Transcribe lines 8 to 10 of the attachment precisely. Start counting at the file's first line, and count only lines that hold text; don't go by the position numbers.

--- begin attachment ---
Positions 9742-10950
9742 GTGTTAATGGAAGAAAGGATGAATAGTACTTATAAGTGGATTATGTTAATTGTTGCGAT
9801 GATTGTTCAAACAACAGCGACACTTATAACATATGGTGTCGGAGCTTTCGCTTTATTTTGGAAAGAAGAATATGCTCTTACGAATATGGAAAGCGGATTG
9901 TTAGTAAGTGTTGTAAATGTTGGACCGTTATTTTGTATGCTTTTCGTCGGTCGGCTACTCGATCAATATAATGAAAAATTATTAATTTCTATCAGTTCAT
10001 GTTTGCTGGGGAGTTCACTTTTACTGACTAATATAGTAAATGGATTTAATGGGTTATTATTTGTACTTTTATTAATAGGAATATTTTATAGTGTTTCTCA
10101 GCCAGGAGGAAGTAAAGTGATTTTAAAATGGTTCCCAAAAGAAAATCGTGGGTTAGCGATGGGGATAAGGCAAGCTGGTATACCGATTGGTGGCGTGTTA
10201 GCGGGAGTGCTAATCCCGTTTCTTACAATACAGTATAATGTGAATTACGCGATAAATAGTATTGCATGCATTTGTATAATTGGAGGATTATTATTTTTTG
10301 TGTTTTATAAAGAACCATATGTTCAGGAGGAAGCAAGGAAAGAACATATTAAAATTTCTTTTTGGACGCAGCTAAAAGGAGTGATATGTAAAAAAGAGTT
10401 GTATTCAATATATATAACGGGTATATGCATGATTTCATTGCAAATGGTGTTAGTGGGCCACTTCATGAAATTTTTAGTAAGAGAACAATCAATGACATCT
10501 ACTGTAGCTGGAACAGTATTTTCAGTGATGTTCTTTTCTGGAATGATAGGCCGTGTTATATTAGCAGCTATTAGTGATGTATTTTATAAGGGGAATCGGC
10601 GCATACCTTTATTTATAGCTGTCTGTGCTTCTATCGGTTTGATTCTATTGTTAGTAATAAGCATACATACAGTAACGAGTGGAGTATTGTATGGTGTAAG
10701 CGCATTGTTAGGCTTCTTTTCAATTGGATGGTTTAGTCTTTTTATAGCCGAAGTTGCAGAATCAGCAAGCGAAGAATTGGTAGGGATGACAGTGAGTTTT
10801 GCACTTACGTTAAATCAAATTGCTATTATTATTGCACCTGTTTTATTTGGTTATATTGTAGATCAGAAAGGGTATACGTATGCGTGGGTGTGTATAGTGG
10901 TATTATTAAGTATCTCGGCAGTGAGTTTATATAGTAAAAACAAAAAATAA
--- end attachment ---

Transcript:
10301 TGTTTTATAAAGAACCATATGTTCAGGAGGAAGCAAGGAAAGAACATATTAAAATTTCTTTTTGGACGCAGCTAAAAGGAGTGATATGTAAAAAAGAGTT
10401 GTATTCAATATATATAACGGGTATATGCATGATTTCATTGCAAATGGTGTTAGTGGGCCACTTCATGAAATTTTTAGTAAGAGAACAATCAATGACATCT
10501 ACTGTAGCTGGAACAGTATTTTCAGTGATGTTCTTTTCTGGAATGATAGGCCGTGTTATATTAGCAGCTATTAGTGATGTATTTTATAAGGGGAATCGGC